PSC, Tech Center to help College-Bound students

Rene Trezise (L), director of marketing and communications for Potomac State College, and Linda Porter, with the Mineral County Technical Center's student support services, are at work on a column that will offer tips for the college-bound and their families, examining such issues as financial aid and the benefits of on campus living. The column will run twice a month on the education page of the Mineral Daily News-Tribune, beginning Saturday, Jan. 10. Tribune photo by Jon Gillooly

The road to college is paved with headaches.

Students worry about being accepted to the college of their choice - ever try enrolling at Harvard? - and are then faced with the staggering cost - one year at Harvard is $37,928 and change. Then there's the question of living at home and saving the money earmarked for a dormitory or living on campus to get "the college experience."

It's all very troublesome without an advisor to lead the way.

With this in mind, the Mineral County Technical Center, guidance counselors at Frankfort and Keyser high schools, and Potomac State College are collaborating on a column for the college-bound and their families that will run twice a month in the Mineral Daily News-Tribune, beginning Saturday, January 10.

The series will explain the intricacies of paying for a college education, whether that's through loans, scholarships, grants, or all three. Students will also learn the benefits of attending a small college and a large one, and how to go about enrolling.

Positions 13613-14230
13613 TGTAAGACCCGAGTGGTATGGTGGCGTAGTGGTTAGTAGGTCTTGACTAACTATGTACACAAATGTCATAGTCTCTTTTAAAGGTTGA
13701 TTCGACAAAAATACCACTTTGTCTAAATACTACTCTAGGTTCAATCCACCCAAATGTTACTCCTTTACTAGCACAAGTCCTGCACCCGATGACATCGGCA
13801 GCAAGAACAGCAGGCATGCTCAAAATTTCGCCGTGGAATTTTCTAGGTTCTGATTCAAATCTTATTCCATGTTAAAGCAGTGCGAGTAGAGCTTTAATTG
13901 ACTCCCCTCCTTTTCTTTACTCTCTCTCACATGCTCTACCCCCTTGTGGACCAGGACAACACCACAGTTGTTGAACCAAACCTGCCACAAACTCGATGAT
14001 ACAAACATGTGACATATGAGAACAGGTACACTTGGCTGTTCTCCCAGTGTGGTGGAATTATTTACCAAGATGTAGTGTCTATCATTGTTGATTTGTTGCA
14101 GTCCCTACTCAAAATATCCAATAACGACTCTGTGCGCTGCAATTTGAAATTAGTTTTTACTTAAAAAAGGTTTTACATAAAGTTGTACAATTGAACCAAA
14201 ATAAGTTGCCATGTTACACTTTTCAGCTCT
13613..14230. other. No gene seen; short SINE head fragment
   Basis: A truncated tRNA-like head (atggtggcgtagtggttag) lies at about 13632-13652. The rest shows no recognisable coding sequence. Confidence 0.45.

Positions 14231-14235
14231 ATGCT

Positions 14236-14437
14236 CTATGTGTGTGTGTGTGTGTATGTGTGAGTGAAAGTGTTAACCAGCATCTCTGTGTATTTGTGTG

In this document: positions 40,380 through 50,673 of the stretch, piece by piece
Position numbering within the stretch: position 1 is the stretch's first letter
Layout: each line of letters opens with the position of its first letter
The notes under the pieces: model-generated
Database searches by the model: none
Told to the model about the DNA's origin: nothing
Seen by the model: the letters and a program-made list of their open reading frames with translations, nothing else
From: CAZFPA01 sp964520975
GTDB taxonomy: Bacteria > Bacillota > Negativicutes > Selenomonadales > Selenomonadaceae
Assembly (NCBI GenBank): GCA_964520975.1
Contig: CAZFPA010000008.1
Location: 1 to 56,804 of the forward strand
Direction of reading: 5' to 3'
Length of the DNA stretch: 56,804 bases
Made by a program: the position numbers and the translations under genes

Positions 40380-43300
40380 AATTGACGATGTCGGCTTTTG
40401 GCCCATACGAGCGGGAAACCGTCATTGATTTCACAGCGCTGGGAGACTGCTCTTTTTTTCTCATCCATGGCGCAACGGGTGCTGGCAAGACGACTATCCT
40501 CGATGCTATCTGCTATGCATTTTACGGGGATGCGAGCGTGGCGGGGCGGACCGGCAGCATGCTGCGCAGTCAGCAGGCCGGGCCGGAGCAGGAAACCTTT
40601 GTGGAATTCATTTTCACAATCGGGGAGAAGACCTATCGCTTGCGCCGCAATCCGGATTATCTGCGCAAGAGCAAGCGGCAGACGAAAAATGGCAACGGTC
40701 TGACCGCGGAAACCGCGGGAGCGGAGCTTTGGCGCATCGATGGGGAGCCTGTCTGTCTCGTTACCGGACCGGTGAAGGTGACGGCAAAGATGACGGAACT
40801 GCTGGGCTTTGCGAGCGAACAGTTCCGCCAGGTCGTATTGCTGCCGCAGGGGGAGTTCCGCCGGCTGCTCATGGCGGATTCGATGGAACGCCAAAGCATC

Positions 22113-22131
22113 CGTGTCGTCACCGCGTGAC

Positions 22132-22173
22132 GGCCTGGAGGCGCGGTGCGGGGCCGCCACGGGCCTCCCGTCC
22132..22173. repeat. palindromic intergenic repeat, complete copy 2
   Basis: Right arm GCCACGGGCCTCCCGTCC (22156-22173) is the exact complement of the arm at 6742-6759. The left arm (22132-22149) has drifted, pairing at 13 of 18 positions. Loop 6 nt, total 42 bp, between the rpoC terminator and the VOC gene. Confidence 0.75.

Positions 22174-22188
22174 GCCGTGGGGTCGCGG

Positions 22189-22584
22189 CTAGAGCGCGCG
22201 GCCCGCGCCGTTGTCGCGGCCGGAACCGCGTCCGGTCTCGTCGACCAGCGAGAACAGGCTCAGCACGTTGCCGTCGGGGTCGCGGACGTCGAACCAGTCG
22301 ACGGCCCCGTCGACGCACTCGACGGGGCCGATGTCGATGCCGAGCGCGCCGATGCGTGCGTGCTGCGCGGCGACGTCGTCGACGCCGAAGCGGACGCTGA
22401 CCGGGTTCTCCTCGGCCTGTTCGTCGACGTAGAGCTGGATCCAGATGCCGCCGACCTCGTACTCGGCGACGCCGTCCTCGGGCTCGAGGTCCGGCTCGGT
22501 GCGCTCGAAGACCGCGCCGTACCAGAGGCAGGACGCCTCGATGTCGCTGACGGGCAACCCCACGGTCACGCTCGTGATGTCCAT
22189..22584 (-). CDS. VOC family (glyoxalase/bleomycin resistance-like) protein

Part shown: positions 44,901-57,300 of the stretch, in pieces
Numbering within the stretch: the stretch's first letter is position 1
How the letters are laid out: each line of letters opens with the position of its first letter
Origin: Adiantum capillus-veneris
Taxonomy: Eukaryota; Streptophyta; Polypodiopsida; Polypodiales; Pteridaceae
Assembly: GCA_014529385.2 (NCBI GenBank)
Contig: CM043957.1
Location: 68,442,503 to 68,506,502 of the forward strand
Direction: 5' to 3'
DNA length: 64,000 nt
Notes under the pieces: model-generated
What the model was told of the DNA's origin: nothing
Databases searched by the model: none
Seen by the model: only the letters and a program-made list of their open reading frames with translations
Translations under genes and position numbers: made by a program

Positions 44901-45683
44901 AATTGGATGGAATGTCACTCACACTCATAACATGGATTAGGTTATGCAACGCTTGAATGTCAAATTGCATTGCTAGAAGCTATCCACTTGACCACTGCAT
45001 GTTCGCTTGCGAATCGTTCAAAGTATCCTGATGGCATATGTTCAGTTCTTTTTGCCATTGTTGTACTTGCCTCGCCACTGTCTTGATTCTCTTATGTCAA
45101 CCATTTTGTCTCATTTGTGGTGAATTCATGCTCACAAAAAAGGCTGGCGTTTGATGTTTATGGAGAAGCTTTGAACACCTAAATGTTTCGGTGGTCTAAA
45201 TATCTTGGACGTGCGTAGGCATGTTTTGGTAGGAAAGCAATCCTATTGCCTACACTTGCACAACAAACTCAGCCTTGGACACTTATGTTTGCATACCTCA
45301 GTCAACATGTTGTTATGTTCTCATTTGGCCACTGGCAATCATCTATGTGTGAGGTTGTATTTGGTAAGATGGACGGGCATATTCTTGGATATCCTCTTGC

The column is made possible through a grant from the West Virginia Access Center for Higher Education, a two-year, $10,000 a year grant obtained by Linda Porter, who works with student support services at the Mineral County Technical Center.

"Of course, I hope students will choose Potomac State," said collaborator Rene Trezise, director of marketing and communications at Potomac State College. "We pride ourselves on giving students a solid foundation in starting their college career. But should they choose elsewhere, we're all for the betterment of the individual."

And that betterment doesn't just come from being more valuable in the job market, she added.

"A college education helps build your self-worth and confidence, and there's not a monetary value on that. That's invaluable."

Posted January 8, 2004